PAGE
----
17 January 2023

Turner, a king in the realm of wise children

I was sent this small Turner watercolour recently by a mysterious gentleman, a certain Peter Shearer from Cincinnati who collects art and loves it too, apparently. We have mutual friends over there and I believe that he has also visited this small blog space so he obviously knew what interested me, but also  himself too. In any event I thank him for this small gift.

This unpretentious little oeuvre, lacking in any visual presumption is just so perfect and beguiling that I could weep with envy. Its innocence speaks of a rare and simple vision, one which a very insightful young child of rare sensibility might be able to pull off but only on a very lucky and insightful afternoon. 

There is at certain times, that awkward honesty in Turner's voluminous record-keeping of the sea and sky that reveals such playful abstraction that one could possibly (if they knew little or nothing about Art) imagine it done by a child indeed. But this of course, would be a fairly cheap value judgement by smug, smart-alecks who would be ruled by the left side of their brains only, for this is a masterpiece of invention.  

The perfect brilliance of this tiny and unobtrusive little souvenir is beyond description. This child-like innocence belies a profound vision, one that was cultivated by a lifetime of looking at Nature, but also by an enormous talent buried deeply within the structure of its four corners and behind its quiet and simple design. 

But hidden within this simplicity is a foreground, middle ground, and a background, which all together seem to come racing up to the viewer all at once on one plane, like the visual world does in fact. In Painting, this is the art of greatness for it has to be learned through practice but also a generously  extensive understanding of Art History itself.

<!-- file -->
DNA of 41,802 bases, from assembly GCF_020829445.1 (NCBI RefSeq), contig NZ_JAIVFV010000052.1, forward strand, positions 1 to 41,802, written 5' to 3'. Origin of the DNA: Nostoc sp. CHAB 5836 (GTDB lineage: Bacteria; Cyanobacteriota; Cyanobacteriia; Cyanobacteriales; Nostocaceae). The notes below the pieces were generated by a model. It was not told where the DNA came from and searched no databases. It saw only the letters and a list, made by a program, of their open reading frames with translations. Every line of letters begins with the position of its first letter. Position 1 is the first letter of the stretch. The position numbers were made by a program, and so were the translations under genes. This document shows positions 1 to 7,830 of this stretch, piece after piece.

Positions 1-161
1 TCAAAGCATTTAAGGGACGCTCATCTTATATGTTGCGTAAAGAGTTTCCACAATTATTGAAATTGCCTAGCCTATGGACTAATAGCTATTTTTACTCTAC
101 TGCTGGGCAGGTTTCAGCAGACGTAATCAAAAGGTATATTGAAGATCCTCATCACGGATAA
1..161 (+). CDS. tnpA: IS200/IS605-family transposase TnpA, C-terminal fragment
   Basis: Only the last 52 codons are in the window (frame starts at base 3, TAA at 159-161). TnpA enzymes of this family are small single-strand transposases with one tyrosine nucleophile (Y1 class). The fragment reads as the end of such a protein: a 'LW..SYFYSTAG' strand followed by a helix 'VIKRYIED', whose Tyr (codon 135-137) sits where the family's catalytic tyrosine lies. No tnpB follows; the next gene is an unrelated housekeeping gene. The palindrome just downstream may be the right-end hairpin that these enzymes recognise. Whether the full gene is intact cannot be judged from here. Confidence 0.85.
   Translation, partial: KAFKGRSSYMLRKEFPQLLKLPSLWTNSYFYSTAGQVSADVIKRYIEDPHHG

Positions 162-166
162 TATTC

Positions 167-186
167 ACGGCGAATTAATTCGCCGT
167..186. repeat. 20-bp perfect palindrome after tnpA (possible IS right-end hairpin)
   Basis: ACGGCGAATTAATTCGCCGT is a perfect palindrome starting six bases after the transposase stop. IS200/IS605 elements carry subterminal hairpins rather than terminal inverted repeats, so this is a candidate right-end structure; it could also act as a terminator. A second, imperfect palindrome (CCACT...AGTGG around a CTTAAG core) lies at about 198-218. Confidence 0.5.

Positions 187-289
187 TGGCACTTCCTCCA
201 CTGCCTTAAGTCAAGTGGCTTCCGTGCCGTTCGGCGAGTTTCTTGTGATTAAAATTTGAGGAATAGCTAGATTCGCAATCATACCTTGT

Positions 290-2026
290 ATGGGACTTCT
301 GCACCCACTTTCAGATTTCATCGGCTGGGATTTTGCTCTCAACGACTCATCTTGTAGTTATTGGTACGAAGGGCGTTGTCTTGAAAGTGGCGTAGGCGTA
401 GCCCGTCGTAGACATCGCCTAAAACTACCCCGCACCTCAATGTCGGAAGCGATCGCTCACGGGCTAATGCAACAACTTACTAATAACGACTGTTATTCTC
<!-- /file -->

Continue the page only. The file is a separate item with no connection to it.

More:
It's because normally, our eyes don't allow this to happen due to our incapacity to focus on all planes all at once, and at the same time. It is therefore left to the artist (and innocent eye of a gifted child) to reconfigure that physical impossibility for us viewers. And this sounds way more complicated than I am making it out to be. But put simply: our eyes only reveal to us, at nanoseconds at a time, the entire picture in front of us when we look out at the world at each moment. Normally, we cannot, without practice, see a landscape as painters have learned to make them because they were re-created using a kind of abstraction built by planes that move forward and backward on the two dimensional surface. The painter needs to fashion a foreground, middle ground, and background which are not always apparent to us, because our eyes do not naturally take them in as one. It is why some painters will squint their eyes whilst looking at a landscape in order to see it as one entire thing. But to paint it as one entire thing is an abstract process.

A viewer doesn't realise this because they don't think about it, it's taken for granted. But the painter (and gifted child) seem to understand this, though in different ways, because they know they need to reconfigure a visible world through a sort of connivance of talent and gumption to reconstruct the logic of a landscape in a painted image. For the gifted and clairvoyant child, and a few lucky painters (the visionaries), it's innate, but for most painters it must be learned. I had to learn it for instance, it didn't come naturally to me.

Put another way; the 'Academic Painter', of which there are many prestigious adherents, are trained to paint Nature (landscapes and models) as a compilation of separate parts, attaching them through painting technique alone. But unlike them, the visionary sees everything as an organic whole image all at once in their mind. 

In the Turner above is a great example of seeing the 'motif' of the picture as a unified visual idea. And because an academic painter sees only a picture as pieces to be attached to one another, he/she consequently attempts to tie them all together a bit like a patchwork quilt. But being a visionary, this is not how Turner saw either the motif or the picture, for he saw everything as a whole and he made the necessary sacrifices to reconfigure that whole into the form of a painting. 

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